Kapakahi Honu has made its way home.
The 5-foot-long fiberglass and Styrofoam replica of a sea turtle with a shell brightly painted in various Hawaiian patterns was stolen in late October from a lanai outside Hawaii Island Adult Care’s Hilo Adult Day Center while the island was under a tsunami warning. Police were notified and posters were put up with the turtle’s photo asking that it be returned to police or the adult day care center.
Paula Uusitalo, HIAC’s executive director, was surprised by the statue’s return to the center last Wednesday after an absence of about 3 1/2 months.
“He came home; some people call it a ‘he.’ So we’re all very happy,” Uusitalo said.
As it turns out, Wanda Gouveia, a 71-year-old widow living in Kaumana, and her daughter, Dee Gouveia, found the turtle about a month ago while hunting for bottles on a trail in the woods between the center and Carvalho Park near the Wailuku River.
“She said, ‘Ma what are you stepping on?’ I said, ‘The ground, I hope.’ And I started laughing,” Wanda Gouveia recalled. “She said, “No, what is that?’ She started walking toward me and one of the fins was sticking up, but the rest of it was all covered with leaves and shrubbery and all that. So she grabbed hold of the fin and pulled, and when she jerked it, it wobbled. … She pulled it out of the ground and said, ‘That’s one turtle.’”
Eventually, they moved the turtle behind the house and one of Gouveia’s grandsons came home from school and told her that he had seen a poster at the Kaumana 7-11 store with a photo of the honu, requesting its return.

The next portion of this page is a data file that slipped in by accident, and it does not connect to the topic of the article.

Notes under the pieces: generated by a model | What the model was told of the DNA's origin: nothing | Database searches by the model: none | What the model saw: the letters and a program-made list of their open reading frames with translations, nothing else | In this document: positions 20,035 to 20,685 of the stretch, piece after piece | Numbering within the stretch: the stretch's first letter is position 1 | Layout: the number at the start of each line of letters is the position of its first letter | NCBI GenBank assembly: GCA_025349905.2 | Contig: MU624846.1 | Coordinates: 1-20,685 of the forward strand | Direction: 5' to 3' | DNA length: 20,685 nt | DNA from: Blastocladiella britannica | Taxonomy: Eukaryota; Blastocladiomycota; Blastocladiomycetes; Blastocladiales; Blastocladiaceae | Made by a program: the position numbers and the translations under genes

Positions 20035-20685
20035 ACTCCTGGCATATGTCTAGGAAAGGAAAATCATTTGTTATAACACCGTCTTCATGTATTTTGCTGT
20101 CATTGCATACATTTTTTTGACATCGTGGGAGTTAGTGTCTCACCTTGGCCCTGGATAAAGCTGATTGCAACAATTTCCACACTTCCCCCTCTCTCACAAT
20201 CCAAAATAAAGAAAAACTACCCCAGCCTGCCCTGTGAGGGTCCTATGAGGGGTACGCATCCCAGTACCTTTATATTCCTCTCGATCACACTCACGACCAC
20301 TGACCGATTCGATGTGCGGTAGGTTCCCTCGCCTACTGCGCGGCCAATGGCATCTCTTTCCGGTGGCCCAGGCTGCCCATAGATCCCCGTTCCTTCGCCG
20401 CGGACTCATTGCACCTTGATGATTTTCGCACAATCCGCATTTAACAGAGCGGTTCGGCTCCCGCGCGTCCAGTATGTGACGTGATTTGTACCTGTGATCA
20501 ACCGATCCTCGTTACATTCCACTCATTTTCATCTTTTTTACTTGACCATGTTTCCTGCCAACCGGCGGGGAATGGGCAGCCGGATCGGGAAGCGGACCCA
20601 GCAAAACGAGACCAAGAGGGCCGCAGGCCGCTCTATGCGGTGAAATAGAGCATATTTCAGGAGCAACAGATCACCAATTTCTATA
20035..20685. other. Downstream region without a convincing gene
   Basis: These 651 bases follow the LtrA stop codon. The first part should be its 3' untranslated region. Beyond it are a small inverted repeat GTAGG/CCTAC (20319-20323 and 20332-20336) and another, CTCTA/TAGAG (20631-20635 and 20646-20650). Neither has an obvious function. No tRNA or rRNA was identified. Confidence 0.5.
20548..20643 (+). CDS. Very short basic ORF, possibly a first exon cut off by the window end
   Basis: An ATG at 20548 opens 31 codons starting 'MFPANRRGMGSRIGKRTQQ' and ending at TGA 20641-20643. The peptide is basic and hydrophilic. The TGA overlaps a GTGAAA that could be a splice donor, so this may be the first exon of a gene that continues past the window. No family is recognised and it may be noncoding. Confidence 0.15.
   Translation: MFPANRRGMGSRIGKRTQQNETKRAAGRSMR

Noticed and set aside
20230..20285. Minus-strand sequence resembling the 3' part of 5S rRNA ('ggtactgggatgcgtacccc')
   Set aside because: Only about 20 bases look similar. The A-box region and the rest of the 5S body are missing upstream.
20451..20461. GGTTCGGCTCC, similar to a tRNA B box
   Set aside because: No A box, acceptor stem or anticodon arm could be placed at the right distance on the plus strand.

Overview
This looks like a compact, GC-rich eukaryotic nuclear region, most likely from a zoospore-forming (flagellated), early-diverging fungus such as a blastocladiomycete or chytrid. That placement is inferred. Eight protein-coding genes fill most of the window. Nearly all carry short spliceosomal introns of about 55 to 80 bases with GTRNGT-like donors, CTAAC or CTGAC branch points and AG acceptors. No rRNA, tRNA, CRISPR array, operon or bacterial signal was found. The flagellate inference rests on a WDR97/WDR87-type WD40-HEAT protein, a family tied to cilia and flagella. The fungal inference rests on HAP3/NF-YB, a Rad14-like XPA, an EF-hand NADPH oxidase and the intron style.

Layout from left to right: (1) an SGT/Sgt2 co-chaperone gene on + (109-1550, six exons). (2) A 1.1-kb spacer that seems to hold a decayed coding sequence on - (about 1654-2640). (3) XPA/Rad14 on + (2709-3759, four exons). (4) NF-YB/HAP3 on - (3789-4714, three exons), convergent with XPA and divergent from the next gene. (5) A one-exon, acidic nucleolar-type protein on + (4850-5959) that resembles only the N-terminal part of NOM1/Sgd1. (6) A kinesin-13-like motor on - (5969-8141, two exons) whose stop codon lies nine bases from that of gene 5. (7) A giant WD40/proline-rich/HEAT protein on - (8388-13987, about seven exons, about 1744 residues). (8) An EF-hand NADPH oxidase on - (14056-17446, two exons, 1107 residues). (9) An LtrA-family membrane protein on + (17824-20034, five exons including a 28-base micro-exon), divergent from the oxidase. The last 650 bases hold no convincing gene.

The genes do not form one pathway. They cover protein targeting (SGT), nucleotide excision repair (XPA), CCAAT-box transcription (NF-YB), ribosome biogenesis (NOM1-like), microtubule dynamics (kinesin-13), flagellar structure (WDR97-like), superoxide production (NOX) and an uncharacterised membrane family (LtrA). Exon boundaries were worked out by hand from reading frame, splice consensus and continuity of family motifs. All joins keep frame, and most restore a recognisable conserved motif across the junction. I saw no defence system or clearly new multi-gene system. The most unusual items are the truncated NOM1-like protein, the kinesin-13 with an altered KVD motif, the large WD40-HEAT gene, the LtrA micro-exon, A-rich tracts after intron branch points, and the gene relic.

“He said, ‘Get one ‘wanted’ poster for the turtle.’ … He said, ‘They lost the turtle, but was in October.’ I said, ‘October? That’s kinda far back.’ You sure it’s the same turtle?’ He said, ‘Yeah, looks like,’” Gouveia said.
Gouveia went to the 7-11 the next day, obtained the poster and compared the statue with the photo.
“I looked at it and I said, ‘That’s the turtle. Aw, my turtle. I no like give him back, but I no can keep him. It’s theirs,’” she said.
Gouveia called police, and the honu statue was returned to the center, where the clients are mostly senior citizens.
Gouveia and her 11-year-old granddaughter, Diamond Gouveia, made their first visit to see the replica reptile at the day care center on Monday.
When she saw Kapakahi Honu inside the center’s door sporting a red lei, she said, “It’s nice they give him one lei to welcome him home.”
The honu was part of a 2008 art project called “It’s a Honu World,” the brainchild of Hilo artist Karen Kaufman. The project enlisted 35 Big Island artists, all of whom decorated large sea turtle forms in support of local nonprofit organizations. Kapakahi Honu was painted by Puna artist Vicki Vierra, who said she researched the motifs painted on the turtle’s shell for years.
Koehnen’s Interiors donated Kapakahi Honu — so named for the patchwork of Hawaiian and Polynesian kapa and tattoo designs adorning the turtle’s shell — to the adult day center in 2010.